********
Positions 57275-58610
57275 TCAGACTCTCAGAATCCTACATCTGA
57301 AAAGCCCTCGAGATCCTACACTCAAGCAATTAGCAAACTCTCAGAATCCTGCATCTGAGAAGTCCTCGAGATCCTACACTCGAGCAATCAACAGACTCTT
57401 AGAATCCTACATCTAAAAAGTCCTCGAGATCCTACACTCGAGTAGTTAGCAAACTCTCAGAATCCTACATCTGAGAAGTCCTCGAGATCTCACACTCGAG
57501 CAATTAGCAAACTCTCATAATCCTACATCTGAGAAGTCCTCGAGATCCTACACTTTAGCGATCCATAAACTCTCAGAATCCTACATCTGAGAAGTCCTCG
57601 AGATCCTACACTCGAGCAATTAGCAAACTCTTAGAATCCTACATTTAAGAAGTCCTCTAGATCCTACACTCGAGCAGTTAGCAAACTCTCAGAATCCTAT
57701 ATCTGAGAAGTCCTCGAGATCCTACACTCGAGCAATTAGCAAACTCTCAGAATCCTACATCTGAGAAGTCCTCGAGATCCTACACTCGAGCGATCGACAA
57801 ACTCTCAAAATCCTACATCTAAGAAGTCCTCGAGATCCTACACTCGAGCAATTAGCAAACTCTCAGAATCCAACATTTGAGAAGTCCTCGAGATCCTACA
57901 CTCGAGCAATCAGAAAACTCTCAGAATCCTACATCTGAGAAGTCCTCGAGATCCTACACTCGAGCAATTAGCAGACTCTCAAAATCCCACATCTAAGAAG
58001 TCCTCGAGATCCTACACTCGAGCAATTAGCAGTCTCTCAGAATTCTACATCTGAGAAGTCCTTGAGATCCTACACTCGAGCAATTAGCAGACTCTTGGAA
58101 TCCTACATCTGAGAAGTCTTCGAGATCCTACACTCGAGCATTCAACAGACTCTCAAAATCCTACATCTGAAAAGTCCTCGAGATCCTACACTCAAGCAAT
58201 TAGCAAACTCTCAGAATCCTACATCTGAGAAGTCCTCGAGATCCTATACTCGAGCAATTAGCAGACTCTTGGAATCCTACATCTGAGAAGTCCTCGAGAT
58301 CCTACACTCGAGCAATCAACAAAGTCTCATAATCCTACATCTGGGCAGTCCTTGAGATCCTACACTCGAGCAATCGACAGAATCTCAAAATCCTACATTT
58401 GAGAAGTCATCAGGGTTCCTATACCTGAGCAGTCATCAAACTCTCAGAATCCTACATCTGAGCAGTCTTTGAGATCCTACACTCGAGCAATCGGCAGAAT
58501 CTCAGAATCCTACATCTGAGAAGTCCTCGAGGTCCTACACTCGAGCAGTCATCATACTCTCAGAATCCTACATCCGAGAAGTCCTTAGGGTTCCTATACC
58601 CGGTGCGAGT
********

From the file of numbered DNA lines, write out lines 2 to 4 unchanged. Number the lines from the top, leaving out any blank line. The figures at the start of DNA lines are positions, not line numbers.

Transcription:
57275 TCAGACTCTCAGAATCCTACATCTGA
57301 AAAGCCCTCGAGATCCTACACTCAAGCAATTAGCAAACTCTCAGAATCCTGCATCTGAGAAGTCCTCGAGATCCTACACTCGAGCAATCAACAGACTCTT
57401 AGAATCCTACATCTAAAAAGTCCTCGAGATCCTACACTCGAGTAGTTAGCAAACTCTCAGAATCCTACATCTGAGAAGTCCTCGAGATCTCACACTCGAG